The problems are so acute that American Rivers named the San Joaquin River one of America’s Most Endangered Rivers® in 2014. In 2016, it rose to the No. 2 position on the list.
Man’s manipulation has severely hurt river habitat and opportunities for recreation and community access. More than 100 miles of the San Joaquin’s main stem have been dry for over 50 years, and water diversions along the tributaries take more than 70 percent of the natural flow. Before irrigation development, the river and its tributaries once supported the third-largest run of Pacific salmon in California, measuring more than 200,000. Today, the few remaining fish have nowhere to go.
Although not as dire, a similar situation exists on the Sacramento River. Salmon runs that once numbered in the millions have dwindled to historic lows of fewer than 40,000. Generations of fish have vanished due to dams, diversions, and loss of habitat. Agricultural and urban pollution plague both rivers.
People are at risk as well. Outdated approaches to water management have made communities vulnerable to increasingly frequent and severe droughts and floods. An aging levee system is putting millions of people in Sacramento and other Central Valley cities and the state’s economy in harm’s way of a major flood.
There is hope on the horizon, however. California has never experienced a greater opportunity to address these threats and American Rivers is already hard at work.
There are many reasons for optimism. Voters recently passed a $7 billion “Water Bond” designed to jumpstart critical improvements to fisheries, habitat, flood safety, and water quality. The State Water Board is developing a new plan to meet water quality standards and protect the public values provided by the Sacramento, San Joaquin and Delta watershed. More than two dozen dams must get new operating licenses that better protect rivers, native fish and water quality. The Central Valley Flood Protection Plan will be updated in 2017.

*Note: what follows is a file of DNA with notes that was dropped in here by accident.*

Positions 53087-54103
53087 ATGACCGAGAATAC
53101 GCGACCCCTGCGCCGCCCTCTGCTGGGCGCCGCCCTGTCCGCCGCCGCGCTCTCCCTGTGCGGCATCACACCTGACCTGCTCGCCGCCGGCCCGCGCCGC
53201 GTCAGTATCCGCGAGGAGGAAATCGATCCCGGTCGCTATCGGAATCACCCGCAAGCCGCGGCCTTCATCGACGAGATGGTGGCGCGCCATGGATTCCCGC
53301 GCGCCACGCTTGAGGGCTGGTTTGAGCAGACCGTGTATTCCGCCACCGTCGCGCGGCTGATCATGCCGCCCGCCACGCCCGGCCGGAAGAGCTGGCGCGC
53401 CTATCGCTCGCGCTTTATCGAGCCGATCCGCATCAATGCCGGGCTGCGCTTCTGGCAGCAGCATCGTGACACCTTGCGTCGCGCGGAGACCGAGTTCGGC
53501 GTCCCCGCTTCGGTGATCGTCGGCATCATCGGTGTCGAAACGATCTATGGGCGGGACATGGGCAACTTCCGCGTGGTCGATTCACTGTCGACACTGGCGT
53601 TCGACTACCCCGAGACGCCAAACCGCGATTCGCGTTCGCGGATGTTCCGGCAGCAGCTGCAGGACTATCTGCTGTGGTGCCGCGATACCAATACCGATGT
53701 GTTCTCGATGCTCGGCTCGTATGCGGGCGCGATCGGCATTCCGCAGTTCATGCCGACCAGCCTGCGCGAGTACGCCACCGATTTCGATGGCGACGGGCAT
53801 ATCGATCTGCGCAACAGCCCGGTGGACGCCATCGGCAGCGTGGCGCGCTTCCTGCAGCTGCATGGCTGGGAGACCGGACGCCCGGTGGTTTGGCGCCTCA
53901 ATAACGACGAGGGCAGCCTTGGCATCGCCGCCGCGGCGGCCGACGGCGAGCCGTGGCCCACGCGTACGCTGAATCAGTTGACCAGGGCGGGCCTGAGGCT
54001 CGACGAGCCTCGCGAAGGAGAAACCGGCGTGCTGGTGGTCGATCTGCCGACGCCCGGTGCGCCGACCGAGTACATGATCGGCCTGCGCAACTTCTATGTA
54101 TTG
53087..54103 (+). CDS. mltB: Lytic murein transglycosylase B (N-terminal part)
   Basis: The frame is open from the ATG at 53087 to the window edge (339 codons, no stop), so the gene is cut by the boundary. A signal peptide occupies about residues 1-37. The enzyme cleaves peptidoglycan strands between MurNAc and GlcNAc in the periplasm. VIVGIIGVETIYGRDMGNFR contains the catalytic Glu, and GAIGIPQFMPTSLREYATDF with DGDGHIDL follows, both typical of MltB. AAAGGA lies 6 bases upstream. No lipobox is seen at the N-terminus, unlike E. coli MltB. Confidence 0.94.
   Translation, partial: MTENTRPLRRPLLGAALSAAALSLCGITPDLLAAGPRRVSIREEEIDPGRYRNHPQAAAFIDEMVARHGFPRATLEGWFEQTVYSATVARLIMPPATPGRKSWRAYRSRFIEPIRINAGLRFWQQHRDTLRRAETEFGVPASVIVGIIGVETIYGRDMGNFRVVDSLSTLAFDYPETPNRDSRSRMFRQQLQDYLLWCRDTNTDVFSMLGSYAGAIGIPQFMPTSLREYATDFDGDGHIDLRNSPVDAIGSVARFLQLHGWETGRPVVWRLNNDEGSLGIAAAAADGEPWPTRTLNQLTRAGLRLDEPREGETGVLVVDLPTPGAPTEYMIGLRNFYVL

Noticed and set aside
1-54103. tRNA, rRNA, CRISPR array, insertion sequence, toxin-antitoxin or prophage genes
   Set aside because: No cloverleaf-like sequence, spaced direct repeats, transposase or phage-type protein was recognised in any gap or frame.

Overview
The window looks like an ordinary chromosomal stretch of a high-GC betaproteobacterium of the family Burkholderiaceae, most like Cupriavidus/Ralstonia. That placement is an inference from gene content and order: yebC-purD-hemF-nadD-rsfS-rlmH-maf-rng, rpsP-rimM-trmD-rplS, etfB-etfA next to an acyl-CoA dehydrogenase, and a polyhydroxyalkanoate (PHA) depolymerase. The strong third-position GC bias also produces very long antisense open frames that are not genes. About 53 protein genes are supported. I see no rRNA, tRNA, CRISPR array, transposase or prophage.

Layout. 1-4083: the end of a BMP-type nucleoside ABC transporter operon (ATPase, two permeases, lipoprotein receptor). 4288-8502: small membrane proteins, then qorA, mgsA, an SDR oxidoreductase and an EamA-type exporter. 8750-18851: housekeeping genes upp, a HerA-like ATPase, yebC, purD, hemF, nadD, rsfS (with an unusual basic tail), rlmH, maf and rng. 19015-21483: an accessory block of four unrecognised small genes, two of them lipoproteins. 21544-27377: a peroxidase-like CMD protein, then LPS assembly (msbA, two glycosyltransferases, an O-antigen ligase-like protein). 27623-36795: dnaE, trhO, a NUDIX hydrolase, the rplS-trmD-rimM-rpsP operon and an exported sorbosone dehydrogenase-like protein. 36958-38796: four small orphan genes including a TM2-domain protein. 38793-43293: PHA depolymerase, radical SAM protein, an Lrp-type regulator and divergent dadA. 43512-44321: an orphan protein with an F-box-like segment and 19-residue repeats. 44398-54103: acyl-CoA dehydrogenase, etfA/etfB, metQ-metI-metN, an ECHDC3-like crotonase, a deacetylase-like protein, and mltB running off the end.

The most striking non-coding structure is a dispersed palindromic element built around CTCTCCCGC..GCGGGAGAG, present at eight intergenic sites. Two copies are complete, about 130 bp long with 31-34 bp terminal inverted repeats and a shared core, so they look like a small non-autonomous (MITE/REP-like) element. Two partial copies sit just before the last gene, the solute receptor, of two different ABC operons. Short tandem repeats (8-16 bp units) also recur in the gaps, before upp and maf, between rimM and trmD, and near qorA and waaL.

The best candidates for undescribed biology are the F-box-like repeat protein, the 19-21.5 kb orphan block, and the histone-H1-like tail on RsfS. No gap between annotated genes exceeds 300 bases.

All that adds up to more water in the rivers. The Water Board must act this year to increase flows in the San Joaquin so that the watershed is healthy enough to support fish and wildlife, sustainable agriculture, and resilient communities for generations to come. In order to comply with state and federal laws, the Board must require dam owners to release more water to the river in a manner that mimics the natural flow regime.
Meanwhile, American Rivers has embarked on multi-benefit projects on both the San Joaquin and Sacramento sides of the watershed designed to enhance flood safety and restore salmon-rearing habitat by reconnecting the floodplain. Projects designed to improve water quality, increase water quantity, and improve quality of life by establishing the river as a more vibrant community asset are also underway.
While drought and climate change are affecting water patterns, they are also teaching Californians to adapt, improve groundwater storage and figure out ways to make a finite resource stretch farther. These rivers and the communities that depend on them are currently being acted upon by a confluence of forces that will create opportunities for historic success, or epic failure.